College Students Can Now Major In Moneyball

2 minute read

In an era when a professional baseball team team employs a director of decision science, when a football team hires a brainy baseball exec to run its shop, and when an annual gathering sponsored by MIT morphs into one of the most important confabs in all of sports, it was only a matter a time before a college kid could major in sports geekdom.

On Wednesday, Syracuse announced it would become the first U.S. university to offer a bachelor of science degree in sports analytics. Other schools offer concentrations and minors in sports analytics, and Indiana University-Purdue University Indianapolis offers a five-year combined bachelor’s in sports management and masters in sports analytics. But only Syracuse’s program, which is expected to start in fall of 2017, will allow undergrads to earn a sports analytics degree. “We saw market interest, we saw students interest, and decided to connect the dots,” says Syracuse sports economist Rodney Paul, who designed the new curriculum.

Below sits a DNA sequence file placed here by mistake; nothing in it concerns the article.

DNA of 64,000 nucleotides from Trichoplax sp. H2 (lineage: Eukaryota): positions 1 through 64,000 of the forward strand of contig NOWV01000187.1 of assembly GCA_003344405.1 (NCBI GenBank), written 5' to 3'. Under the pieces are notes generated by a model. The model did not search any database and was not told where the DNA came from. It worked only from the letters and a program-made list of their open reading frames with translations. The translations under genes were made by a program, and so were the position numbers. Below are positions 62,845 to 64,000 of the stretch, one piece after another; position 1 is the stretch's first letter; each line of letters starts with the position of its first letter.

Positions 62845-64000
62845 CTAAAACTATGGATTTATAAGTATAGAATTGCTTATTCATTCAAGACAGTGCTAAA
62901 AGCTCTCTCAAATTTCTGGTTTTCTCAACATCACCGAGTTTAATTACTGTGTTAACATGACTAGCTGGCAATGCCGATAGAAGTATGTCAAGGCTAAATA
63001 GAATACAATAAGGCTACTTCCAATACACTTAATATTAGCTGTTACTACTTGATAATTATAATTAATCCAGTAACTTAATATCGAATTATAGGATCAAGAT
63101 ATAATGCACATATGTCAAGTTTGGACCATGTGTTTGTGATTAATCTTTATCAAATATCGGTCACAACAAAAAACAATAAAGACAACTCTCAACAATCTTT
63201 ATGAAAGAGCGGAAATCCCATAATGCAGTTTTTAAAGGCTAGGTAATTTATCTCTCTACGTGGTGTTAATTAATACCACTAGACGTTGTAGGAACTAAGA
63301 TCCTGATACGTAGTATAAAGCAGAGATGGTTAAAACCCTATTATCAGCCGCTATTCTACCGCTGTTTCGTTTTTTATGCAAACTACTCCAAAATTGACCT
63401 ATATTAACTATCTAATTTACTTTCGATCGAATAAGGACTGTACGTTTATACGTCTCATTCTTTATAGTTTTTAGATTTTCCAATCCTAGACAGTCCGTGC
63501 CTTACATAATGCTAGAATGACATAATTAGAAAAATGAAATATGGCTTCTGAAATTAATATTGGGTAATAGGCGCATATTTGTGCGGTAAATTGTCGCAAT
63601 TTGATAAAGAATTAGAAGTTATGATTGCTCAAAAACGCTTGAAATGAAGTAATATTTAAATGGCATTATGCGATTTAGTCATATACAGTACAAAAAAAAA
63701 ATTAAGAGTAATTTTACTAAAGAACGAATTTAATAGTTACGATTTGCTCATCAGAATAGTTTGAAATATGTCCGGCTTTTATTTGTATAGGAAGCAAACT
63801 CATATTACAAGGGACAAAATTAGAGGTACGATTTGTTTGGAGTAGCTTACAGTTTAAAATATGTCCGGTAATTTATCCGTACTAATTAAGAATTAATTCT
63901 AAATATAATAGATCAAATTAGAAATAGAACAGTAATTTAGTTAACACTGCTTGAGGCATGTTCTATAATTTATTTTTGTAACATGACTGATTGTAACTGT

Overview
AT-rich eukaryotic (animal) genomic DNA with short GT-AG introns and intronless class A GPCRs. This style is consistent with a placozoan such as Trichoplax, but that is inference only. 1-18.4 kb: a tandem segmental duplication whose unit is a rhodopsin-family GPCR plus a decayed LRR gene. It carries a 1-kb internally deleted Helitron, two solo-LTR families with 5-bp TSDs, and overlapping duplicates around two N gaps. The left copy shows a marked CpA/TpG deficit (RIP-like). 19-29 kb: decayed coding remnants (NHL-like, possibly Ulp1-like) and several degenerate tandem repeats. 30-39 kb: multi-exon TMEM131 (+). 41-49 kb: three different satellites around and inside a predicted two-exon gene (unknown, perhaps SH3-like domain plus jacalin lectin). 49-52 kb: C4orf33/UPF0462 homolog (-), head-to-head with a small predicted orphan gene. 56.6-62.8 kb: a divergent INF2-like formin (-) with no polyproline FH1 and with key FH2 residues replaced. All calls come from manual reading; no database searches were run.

Paul was initially concerned that there weren’t enough jobs in the sports industry to justify such a specialized major. But as analytics have become an increasingly important part of high-level sports, the need for math wizards has spread beyond player evaluation departments. There is now appetite for such talent in teams’ increasingly sophisticated marketing, ticketing and game operations groups, and industries with connections to sports — consultancies, financial firms, sponsors — are also looking for overlapping talent.

At Syracuse, students will take classes in mathematics, computer programming, econometrics, and game theory. One required course is called “Price Theory in Sports.” To make students more marketable in, say, the soccer hotbeds of South America, they must study a foreign language. “We’re going to recruit Ivy League caliber students, since no Ivy League program has this kind of concentration in sports analytics,” says Michael Veley, director of Syracuse’s sports management department.

Expect other schools to follow Syracuse’s lead. Sure, not every student can make a career engineering deals at the MLB trade deadline. But plenty will sign up to try. And Veley is betting that the skills learned in an intensive curriculum can transfer to other industries. “The days of people making decisions that aren’t data-driven,” he says, “are over.”

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